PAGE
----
John Paul II stated in 1982 that “the Church’s dialogue with cultures of our time…[is a] vital…one in which the destiny of the world…is at stake.”
This startling challenge to dialogue is even more imperative thirty years later with the increasing tensions and violence between, and within, cultures, whether secular or religious. This call to dialogue was repeated by Benedict XVI in speech to politicians and diplomats in Westminster this September.
The theological term “inculturation” describes what this dialogue should mean. In authentic dialogue both parties must be open to change.
Theologically inculturation assumes that whatever is true and good in any culture has its source in the Holy Spirit. Pastorally the Church is committed to learn from these truths and further enlighten them with the values and truths of the Gospels.
Unfortunately, despite the frequent reference to the importance of inculturation in ecclesial documents, few are seriously taking up the challenge to enter into realistic dialogue with the cultures of our time.
There are several reasons for this tragic fact. First, there are deliberate efforts to reject efforts at inculturation within the institutional Church, for example in catechesis or liturgy. There is a fear that true dialogue will mean our ecclesiastical cultures themselves may have to change.
Second, there is also a revitalised fundamentalist view that the study of culture(s) is unimportant for evangelisation, that it is even a waste of time. Yet inculturation is a fundamental imperative of the Gospel itself. In fact, Jesus Christ was extremely sensitive in his preaching to the cultures of his day.
As the master of inculturation, he knew that his message had to penetrate to the very roots of cultures. For example, he used the medium of storytelling characteristic of the cultures of his time as a significant way to teach.
A third reason why inculturation is stalled is that theologians and evangelisers are increasingly confused about the meaning of culture. This is understandable. Anyone who writes today on culture is confronted with a disheartening task, because the word is indiscriminately applied to vastly different situations.
So we read about “global culture,” “youth culture,” “café culture,” “postmodern culture,” and so on. Rarely is any serious thought given to what these expressions mean. Politicians even employ the word to rationalise their anti-immigrant policies. Management texts glibly define it as “what we do around here,” yet culture is far more complex than this. Ecclesial documents and theologians also tend to use the word in similar simplistic ways.
Anthropologists themselves are partly responsible for the confusion surrounding the meaning of culture. Until the 1980s most anthropologists accepted the description of cultures as discrete entities, frozen in time, homogeneous and without internal dissent, unreceptive to outside influences.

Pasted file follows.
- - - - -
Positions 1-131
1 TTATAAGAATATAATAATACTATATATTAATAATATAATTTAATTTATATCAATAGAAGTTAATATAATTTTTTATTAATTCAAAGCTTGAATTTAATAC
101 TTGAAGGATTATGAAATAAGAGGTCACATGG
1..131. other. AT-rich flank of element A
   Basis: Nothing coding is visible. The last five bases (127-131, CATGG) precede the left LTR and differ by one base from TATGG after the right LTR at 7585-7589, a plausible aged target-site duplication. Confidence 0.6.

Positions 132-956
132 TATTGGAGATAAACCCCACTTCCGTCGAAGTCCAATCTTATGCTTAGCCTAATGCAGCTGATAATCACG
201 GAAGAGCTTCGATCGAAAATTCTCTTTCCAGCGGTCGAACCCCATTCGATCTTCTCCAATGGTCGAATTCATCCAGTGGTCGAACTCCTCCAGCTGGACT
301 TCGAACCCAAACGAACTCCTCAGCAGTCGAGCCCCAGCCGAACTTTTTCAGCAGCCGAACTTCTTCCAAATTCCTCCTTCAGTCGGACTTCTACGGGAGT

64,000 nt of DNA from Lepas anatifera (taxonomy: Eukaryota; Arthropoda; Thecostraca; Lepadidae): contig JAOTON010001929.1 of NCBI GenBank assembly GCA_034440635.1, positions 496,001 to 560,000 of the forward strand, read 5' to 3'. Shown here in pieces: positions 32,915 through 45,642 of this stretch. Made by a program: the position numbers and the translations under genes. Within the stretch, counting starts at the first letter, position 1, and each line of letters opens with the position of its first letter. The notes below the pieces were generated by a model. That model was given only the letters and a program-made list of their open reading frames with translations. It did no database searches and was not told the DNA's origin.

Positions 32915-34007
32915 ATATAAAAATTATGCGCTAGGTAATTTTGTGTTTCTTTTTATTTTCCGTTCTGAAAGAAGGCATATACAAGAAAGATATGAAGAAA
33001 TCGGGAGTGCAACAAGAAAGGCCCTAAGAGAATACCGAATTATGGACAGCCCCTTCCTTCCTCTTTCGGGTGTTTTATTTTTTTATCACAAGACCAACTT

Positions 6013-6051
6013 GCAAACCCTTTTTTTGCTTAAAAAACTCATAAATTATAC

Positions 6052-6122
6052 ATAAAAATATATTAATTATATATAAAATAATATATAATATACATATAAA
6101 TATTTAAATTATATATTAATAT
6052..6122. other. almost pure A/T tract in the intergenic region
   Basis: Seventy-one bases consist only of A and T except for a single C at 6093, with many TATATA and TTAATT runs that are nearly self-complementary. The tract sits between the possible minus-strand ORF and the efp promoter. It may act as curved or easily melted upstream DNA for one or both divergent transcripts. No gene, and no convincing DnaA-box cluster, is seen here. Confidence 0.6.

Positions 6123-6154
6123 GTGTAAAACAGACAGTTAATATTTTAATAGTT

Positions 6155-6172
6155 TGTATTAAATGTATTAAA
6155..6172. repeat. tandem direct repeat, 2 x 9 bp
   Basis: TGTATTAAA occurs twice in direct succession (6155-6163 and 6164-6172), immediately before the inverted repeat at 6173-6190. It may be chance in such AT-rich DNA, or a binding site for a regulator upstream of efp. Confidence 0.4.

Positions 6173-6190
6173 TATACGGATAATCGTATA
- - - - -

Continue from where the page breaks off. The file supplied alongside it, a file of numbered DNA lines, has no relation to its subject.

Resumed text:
Yet anthropologists now admit that in these postmodern times cultures are fragmented to some degree or other, internally contested, their borders permeable. Cultures are hybrid, constantly interacting, mixing, and changing. They are not static objects, but processes whereby people struggle for meaning in a chaotic world.
At the same time, in reaction to the uncertainties evoked by rapid globalisation, new nationalist and fundamentalist movements are appearing everywhere. People confronted with chaos feel the need to belong behind rigidly defined identifying borders.
These contemporary insights into the complexity of culture are critically important for our understanding of inculturation.
How a challenge is defined, and then explained, inevitably affects what is actually done about it. Inaccurate perceptions of, and defective attitudes to, cultures and dialogue invariably result in bad theology as well as defective pastoral policies and practices.
This applies not just to a better appreciation of the cultures around us, but also to our understanding of the many contemporary tensions in the Church itself.
Only those people who assume that the Church is a pure spirit can claim that it does not form a highly complicated global culture containing myriad, multifaceted and interacting subcultures, that are frequently in tension and polarised.
The challenge we face is not just to dialogue as Catholics with different secular and religious cultures . The multiplicity of cultures and subcultures within the Church must be ever-learning the art of dialoguing with one another. We are frankly not good at this. No culture is exempt from this imperative, above all the Church. If we cannot dialogue internally, there is no hope we can dialogue with cultures outside the Church.
Father Gerald Arbuckle SM is co-director of the Refounding and Pastoral Development Unit at Hunters Hill in Sydney, and author of eleven books on leadership and culture. The latest – Culture, Inculturation, And Theologians: A Postmodern Critique – was published last month.
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